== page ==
State of Emergency Declared in Kitchenuhmaykoosib Inninuwug

Top row, left to right: Geraldine (mother), Angel (age 12), Karl (age nine), Thyra (surviving, age 19). Bottom row, left to right: Hailey (age seven), Shyra (age six).
Top row, left to right: Geraldine (mother), Angel (age 12), Karl (age nine), Thyra (surviving, age 19). Bottom row, left to right: Hailey (age seven), Shyra (age six).

Kitchenuhmaykoosib Inninuwug – Kitchenuhmaykoosib Inninuwug (KI) has issued a Declaration of Emergency as of May 7, 2019, at 2:00 PM C.D.T in response to a fatal house fire which occurred last Thursday.

Chief Donny Morris declared the emergency on the grounds that “This tragedy is having a devastating impact on the entire community, with continuing effects that require external support and financial assistance. We are feeling the crushing weight of this tragedy in our community and with our people.”

Many youth and family members are suffering from mental health trauma in the wake of the loss, with some experiencing suicidal thoughts.

As a remote, far-north community KI lacks the resources to handle the mental health care needed on this scale. With only one in-clinic crisis response team available they lack the staff to handle those that need round the clock in-home attention. “There are too many people to watch and not enough manpower to watch them,” said Chief Morris.

The community has reached out to others for help, receiving it from a number of First Nations government organizations, which have been the quickest to respond. This includes Nishnawbe Aski Nation which has sent in crisis response teams, surrounding Tribal Councils, and Independent First Nations Alliance, the community’s Tribal Council, who has been helping to coordinate the response effort. The response team has been in contact with federal and provincial government representatives and expect some forthcoming support.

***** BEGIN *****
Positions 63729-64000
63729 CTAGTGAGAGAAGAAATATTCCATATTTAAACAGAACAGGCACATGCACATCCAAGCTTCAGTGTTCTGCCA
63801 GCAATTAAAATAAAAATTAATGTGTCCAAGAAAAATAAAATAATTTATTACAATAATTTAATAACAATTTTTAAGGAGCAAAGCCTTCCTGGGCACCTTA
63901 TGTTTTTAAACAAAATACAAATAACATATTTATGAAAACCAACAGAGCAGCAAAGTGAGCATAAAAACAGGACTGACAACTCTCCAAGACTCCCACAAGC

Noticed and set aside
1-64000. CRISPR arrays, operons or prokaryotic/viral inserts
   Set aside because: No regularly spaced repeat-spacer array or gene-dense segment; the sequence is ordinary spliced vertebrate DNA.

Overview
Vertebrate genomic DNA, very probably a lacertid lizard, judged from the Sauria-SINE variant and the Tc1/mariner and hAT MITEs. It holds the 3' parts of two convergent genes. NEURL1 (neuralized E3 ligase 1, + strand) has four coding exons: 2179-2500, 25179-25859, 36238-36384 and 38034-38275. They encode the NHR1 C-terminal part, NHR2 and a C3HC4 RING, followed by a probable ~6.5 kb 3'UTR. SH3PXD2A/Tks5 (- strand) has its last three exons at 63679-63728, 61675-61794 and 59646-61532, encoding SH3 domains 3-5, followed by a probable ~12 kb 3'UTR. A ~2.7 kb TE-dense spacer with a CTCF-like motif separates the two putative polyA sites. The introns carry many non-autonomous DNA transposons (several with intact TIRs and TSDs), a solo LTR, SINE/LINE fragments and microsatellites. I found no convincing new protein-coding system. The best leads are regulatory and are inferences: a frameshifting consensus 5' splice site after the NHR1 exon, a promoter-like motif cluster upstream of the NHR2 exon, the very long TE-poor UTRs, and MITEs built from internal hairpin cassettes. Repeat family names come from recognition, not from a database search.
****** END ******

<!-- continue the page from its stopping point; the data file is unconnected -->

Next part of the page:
The community has come together, not only for themselves but for those providing assistance as well. The responders, supporters and family members coming into the community need food, shelter and stress relief. With a lack of infrastructure, such as hotels and restaurants, the community centre has been opened both to these and to any community members that feel they need support.

There are meals, activities, and live music being offered as a source of relief.

The community center acts as a community hub morning through night. It is estimated that this support is costing the community at least $10,000 per day and may not see reprieve until after the funerals of the five family members who perished in the fire.

A GoFundMe campaign has been started at:

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